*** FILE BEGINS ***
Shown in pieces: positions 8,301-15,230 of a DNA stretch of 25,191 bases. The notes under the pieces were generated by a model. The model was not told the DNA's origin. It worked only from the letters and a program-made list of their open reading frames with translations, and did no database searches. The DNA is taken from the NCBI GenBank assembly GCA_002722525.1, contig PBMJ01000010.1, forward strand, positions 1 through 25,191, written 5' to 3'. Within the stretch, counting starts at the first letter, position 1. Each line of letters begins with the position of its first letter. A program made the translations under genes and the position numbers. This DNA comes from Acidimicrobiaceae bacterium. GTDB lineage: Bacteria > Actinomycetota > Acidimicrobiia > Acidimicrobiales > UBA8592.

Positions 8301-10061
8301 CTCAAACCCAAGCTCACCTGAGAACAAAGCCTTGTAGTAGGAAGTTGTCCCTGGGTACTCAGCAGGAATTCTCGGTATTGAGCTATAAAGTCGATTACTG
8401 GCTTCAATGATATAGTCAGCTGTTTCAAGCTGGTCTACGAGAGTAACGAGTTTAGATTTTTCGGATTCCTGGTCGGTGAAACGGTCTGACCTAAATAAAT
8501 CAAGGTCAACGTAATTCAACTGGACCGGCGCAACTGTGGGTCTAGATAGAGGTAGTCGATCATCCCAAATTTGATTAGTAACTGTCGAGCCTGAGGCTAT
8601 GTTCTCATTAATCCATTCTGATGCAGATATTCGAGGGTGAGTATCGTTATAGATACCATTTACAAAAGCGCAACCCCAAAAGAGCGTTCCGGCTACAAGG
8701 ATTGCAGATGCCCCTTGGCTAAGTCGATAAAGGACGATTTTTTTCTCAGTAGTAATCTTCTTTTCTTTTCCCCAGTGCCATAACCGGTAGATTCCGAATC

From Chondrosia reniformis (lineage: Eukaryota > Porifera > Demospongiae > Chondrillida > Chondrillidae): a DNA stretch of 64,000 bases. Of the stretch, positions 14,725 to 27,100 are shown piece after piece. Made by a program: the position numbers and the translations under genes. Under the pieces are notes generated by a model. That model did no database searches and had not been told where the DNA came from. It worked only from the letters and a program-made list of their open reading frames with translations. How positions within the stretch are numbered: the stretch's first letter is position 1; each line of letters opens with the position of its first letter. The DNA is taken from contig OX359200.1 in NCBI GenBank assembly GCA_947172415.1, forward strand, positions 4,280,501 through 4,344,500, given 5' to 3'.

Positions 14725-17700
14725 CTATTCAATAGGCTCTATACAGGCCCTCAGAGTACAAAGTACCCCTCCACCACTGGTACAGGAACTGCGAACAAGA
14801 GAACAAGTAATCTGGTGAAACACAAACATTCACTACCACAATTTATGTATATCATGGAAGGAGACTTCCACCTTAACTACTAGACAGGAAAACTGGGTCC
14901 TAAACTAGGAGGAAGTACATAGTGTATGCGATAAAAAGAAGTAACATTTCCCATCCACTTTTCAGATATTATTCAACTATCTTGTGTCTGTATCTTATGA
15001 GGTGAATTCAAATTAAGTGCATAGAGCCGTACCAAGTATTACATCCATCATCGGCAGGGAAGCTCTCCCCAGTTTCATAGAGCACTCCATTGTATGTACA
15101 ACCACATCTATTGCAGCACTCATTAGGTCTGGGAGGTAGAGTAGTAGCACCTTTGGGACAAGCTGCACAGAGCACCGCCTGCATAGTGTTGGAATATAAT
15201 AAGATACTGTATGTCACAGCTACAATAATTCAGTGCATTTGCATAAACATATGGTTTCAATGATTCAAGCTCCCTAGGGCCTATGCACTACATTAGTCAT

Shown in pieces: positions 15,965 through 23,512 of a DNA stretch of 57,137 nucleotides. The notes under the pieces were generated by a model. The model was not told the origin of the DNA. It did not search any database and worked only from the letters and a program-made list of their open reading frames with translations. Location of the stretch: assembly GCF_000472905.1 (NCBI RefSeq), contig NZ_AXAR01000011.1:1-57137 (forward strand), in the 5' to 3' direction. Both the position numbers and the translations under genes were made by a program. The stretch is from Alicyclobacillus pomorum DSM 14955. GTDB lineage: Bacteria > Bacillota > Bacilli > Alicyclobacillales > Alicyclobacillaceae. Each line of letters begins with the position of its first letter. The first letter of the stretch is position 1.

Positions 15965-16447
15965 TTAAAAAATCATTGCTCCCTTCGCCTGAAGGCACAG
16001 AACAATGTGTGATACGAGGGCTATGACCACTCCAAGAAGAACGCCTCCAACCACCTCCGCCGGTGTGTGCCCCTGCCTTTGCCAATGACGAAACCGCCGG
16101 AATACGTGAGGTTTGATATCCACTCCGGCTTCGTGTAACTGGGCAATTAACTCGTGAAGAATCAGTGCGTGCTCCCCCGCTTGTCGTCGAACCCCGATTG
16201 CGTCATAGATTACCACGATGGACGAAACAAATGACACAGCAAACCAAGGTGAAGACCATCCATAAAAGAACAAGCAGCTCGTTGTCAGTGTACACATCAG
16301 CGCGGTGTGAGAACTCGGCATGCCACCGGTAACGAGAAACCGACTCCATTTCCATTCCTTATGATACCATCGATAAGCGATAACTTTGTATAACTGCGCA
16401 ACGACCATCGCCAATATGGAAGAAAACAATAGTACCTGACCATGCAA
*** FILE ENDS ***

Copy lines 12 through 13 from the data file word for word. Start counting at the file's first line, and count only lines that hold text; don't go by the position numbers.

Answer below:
14901 TAAACTAGGAGGAAGTACATAGTGTATGCGATAAAAAGAAGTAACATTTCCCATCCACTTTTCAGATATTATTCAACTATCTTGTGTCTGTATCTTATGA
15001 GGTGAATTCAAATTAAGTGCATAGAGCCGTACCAAGTATTACATCCATCATCGGCAGGGAAGCTCTCCCCAGTTTCATAGAGCACTCCATTGTATGTACA